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UIC Keith Williams

Keith Williams is new to the national music scene but not new to the music industry. A former worship leader at the historic Ebenezer Baptist Church in Atlanta where Martin Luther King, Jr. once preached and a seasoned behind-the-scenes veteran, he’s served artists as diverse as Aretha Franklin, Jennifer Holliday, Patti LaBelle and his musical collaborator and business partner, Earnest Pugh. He’s now stepped down from his position at Ebenezer to focus on his solo career and his new role as head of A&R for Pugh’s EPM Music Group. The sultry tenor’s polished, measured tones will add a new level of sophistication to the gospel music landscape and set up his forthcoming sophomore CD “Tone For Worship” as one of the most anticipated CDs of autumn 2013.


Williams has been preparing for this moment all of his life. He and his twin brother, Kenneth, were born July 29, 1971 in Silver Spring, MD. Their father was a computer specialist with the District of Columbia government and their mother was a Grants Management Officer with the Federal government. The Williams brothers had an older sister and have twin younger brothers. They enjoyed a solid middle class upbringing in the Maryland suburbs that revolved around church culture. “My mother was our church organist for 20 years,” Williams recalls. “My earliest memories in life are of sitting on my mother’s lap at choir rehearsal. I couldn’t have been more than 5 years old.”


Williams first sang a church solo, “Take Your Burdens to the Lord”, at the age of five but gospel wasn’t the only music in his household. “Church was the foundation of everything for me but my parents were extreme Motown fans”, he laughs. “They listened to The Temptations, The Supremes, Smokey Robinson. When I was young I wanted to be a member of The Jackson 5.” With that in mind, Williams started playing piano at age of seven and by the age of eleven, he was the salaried choir director for the Ebony Gospel Choir at The Jerusalem Mt. Pleasant United Methodist Church in Rockville, MD.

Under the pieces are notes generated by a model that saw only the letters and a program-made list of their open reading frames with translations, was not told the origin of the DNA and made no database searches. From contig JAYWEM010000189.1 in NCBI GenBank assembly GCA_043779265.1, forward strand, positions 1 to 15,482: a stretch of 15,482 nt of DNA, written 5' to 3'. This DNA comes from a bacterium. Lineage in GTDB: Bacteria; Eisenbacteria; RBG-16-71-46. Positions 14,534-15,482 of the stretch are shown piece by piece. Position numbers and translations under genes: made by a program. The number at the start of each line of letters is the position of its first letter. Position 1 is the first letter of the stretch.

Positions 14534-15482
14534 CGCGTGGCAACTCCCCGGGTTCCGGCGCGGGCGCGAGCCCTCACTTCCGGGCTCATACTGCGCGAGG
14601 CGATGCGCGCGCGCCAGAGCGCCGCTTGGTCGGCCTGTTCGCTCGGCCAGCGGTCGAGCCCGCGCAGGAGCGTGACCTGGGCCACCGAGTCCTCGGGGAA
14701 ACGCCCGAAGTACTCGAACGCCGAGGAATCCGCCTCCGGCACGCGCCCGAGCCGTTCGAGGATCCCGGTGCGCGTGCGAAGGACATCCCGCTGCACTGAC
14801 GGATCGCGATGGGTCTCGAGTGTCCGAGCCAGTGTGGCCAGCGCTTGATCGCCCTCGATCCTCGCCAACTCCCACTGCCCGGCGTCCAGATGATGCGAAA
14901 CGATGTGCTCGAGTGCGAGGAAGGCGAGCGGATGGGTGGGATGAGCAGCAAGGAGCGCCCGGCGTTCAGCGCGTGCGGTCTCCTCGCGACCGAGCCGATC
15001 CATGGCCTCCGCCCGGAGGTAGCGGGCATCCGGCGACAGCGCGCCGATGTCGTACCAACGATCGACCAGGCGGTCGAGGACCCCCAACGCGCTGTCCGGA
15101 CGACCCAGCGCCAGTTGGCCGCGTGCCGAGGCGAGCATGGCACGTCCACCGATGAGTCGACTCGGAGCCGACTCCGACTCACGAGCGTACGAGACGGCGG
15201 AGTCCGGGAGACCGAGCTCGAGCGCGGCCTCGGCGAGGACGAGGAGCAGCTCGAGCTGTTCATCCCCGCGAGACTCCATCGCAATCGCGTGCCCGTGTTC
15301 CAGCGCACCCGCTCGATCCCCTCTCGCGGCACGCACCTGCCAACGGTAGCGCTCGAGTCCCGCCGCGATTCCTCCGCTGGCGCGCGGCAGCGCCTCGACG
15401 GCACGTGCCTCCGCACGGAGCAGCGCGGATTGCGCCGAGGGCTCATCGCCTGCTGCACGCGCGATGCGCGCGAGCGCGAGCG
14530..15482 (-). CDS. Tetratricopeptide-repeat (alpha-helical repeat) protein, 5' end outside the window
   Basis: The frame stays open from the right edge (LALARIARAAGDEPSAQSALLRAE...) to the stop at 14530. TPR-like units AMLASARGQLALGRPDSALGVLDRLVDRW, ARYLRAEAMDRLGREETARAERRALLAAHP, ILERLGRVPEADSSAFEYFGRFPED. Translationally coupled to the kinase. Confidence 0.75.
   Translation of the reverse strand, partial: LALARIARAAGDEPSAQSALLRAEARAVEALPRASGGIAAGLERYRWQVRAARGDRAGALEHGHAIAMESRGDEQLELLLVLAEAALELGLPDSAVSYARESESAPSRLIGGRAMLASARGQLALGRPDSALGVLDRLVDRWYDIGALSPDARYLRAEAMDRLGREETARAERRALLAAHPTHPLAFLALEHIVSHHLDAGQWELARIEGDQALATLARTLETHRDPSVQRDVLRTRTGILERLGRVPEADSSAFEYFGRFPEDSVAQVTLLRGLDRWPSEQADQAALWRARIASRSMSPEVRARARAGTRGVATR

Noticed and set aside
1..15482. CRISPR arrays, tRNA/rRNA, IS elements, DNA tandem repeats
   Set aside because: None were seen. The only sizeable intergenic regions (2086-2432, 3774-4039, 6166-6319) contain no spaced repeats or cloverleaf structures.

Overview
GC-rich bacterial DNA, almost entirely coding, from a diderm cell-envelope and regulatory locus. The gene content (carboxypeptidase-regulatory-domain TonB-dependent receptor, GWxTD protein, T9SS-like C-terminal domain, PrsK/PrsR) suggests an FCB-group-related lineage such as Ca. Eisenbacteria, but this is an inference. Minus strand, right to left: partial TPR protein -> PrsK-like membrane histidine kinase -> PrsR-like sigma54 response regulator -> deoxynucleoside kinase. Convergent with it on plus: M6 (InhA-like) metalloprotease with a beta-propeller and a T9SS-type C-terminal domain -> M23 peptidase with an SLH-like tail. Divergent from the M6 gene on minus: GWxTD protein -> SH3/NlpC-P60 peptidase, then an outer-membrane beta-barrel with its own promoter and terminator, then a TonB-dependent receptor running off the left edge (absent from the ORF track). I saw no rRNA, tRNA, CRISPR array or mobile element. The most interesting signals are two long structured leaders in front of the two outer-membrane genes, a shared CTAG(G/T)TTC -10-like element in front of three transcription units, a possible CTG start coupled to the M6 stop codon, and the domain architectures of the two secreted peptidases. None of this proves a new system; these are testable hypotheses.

After graduating from Springbrook High School, Williams enrolled in the music department at Howard University in Washington, D.C. During his college years, Williams received an opportunity to broaden his musical palette and became a theater fan. While still a student, he traveled with an international production of the Broadway musical “Dream Girls” that took to China. He later joined The William Barkheimar Company’s European tour of “Porgy & Bess” in 1994. Back in the states, Williams became active in the late Rev. James Cleveland’s Gospel Music Workshop of America (GMWA) convention, conducting various ensembles and arranging songs. Through his travels he encountered Cleveland’s protégé, Betty Griffin Keller, and eventually spent a couple of years as her musical director. With Keller, Williams got his first major songwriting placement when she recorded his song “Oh Lord Inhabit Our Praise” for her sophomore Gospocentric CD that was never released.